How natural is a sexual division of labour? Very natural, claims a popular theory. Indeed, it was the secret to our success: men evolved to hunt, women to forage. This allowed women to focus on childcare while staying economically productive; after all, one can gather food with children. Men, on the other hand, could focus on high-risk hunting. At the end of the day, everyone could have steak and veggies for dinner. But why exactly do we say this? Is this based on solid evidence? Or are we simply projecting our gender roles onto the human past? A recent piece in Scientific American argued that this theory is outdated and should be "buried for good". As you might imagine, some heated discussion ensued. This is understandable. But I felt that much of the science was lost under the storm. To clean things up, I invited one of the authors, Cara Ocobock, to discuss the paper on the show. I hope this can clarify the argument. It might even clear some of the unnecessary controversy. At the very least, this was a very stimulating discussion! I learned a lot of things, from the remarkable lifestyle of female Neanderthals to how oestrogen helps in muscle recovery.  I hope you enjoy the conversation! If you do, consider becoming a supporter of On Humans on  ESSAYS AND NEWSLETTER Do you prefer reading to listening? You can now find breakdowns of new conversations from (This conversation's breakdown is now available!) MENTIONS Scholars: Sarah Lacy, Cara Wall-Sheffler, Vivek Venkataraman (ep. 14), Frank Marlow, Kristen Hawkes (ep. 6), Angela Saini, Richard Wrangham (ep. 21) Terms: archaeology, physiology, paleoanthropology, Holocene, Pleistocene, atlatl (spear-thrower), CT scanning, lactation, testosterone, oestrogen  Ethnic groups and places: Martu (Australia), Agta (Philippines) Inuit, Batek (Malaysia), Çatalhöyük (Turkey) Books: Patriarchs (Saini), Why Men (Lindisfarne & Neale), Dawn of Everything (Graeber & Wengrow) For articles and other links, see Thank you, as always, for listening!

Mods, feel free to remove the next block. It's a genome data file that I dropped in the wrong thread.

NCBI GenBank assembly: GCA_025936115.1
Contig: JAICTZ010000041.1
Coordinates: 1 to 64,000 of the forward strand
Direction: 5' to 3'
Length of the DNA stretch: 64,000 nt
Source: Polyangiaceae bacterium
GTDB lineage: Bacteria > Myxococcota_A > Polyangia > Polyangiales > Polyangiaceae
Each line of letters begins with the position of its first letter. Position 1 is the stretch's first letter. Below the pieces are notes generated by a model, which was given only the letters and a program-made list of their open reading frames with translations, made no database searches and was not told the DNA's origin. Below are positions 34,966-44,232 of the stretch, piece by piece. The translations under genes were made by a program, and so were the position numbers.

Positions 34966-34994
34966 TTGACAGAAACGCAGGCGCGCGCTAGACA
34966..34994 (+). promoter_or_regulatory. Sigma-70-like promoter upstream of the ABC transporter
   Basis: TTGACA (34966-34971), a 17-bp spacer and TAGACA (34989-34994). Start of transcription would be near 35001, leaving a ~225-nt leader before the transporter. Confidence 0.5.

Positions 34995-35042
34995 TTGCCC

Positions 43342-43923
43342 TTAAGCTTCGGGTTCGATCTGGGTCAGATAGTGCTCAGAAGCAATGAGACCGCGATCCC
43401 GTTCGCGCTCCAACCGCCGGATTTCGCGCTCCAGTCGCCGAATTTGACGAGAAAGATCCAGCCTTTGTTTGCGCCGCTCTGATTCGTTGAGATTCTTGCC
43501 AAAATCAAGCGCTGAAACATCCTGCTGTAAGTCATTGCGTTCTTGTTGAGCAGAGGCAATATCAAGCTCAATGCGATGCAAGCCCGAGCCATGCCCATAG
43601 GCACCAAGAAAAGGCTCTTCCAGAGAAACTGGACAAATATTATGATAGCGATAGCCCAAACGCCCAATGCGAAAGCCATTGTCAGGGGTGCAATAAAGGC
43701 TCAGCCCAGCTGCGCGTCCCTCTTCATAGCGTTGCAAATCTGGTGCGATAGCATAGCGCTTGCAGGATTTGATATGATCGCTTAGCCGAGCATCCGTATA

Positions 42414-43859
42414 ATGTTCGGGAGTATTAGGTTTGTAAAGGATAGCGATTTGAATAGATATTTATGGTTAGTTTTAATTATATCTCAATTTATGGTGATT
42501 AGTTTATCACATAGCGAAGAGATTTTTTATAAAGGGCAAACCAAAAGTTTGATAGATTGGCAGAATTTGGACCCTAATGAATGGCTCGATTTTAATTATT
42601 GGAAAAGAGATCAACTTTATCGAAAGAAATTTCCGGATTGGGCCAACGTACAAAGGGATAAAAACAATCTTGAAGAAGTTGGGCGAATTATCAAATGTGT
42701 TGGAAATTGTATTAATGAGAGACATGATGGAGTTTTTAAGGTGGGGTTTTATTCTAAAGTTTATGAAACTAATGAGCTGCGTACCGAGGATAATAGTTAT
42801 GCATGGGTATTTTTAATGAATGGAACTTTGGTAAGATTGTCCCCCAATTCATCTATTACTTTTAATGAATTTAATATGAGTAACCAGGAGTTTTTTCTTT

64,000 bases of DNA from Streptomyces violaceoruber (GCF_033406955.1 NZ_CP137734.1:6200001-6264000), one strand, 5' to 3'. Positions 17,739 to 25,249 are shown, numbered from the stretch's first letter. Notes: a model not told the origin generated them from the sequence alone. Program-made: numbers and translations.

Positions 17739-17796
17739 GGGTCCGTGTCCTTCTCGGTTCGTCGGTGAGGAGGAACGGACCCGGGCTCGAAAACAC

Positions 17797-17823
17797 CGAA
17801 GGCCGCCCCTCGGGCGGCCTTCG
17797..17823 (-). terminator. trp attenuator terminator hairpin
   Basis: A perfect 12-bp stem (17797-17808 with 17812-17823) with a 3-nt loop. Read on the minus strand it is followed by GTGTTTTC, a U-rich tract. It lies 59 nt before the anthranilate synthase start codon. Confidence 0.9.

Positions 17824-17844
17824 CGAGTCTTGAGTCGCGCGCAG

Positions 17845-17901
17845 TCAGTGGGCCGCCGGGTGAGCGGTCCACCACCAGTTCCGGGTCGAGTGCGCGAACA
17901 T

“Why do we care about equality? Is it an invention of the European Enlightenment? Or is it something rooted in human nature?” These questions launched episode 15 with philosopher Elizabeth Anderson. Titled “A Deep History of Equality”, our conversation ranged from Pleistocene hunter-gatherers to Chinese communism.  Today’s episode continues the quest. But this time, we go further and contrast humans to other apes and monkeys.  My guest is the primatologist Sarah Brosnan. Her research is famous for a wildly popular video clip of a monkey who, frustrated by unequal treatment, throws a cucumber at the experimenter. You might have seen the video. Do watch it if you have not. It's only 58 seconds long. I saw this clip years ago. It resonated with something in me. But what exactly? Why should we care about monkeys throwing cucumbers? Are the critics right who say that this has nothing to do with human values? It was an honour to discuss this with Prof Brosnan herself. We start by exploring cucumber throwing (i.e. "inequity aversion") in a variety of species. We then move to topics such as: Can monkeys learn more egalitarian social norms? How do monkeys (or chimpanzees) react to unfairness when they are the ones benefitting? Answering the critics: is this really about social equality? Does fairness improve cooperation? Are there property rights in the primate world? Is there still something special about humans? As always, we end with my guest's reflections on human nature. I hope you enjoy the conversation! NEW OFFERING Do you prefer reading to listening? Or would you like to revisit the argument’s highlights? You can now get breakdowns of this and other episodes directly to your email. Subscribe via the On Humans SubStack or read on the web. The breakdown of this conversation is available now! NAMES Malini Suchak / Frans de Waal / Julia Neiworth / Erin Musto / Friederike Range / Jason Davies / Michael Tomasello / Felix Waerneken  LINKS For links to mentioned papers and talks, see SUPPORT THE SHOW ⁠⁠⁠⁠⁠⁠⁠ GET IN TOUCH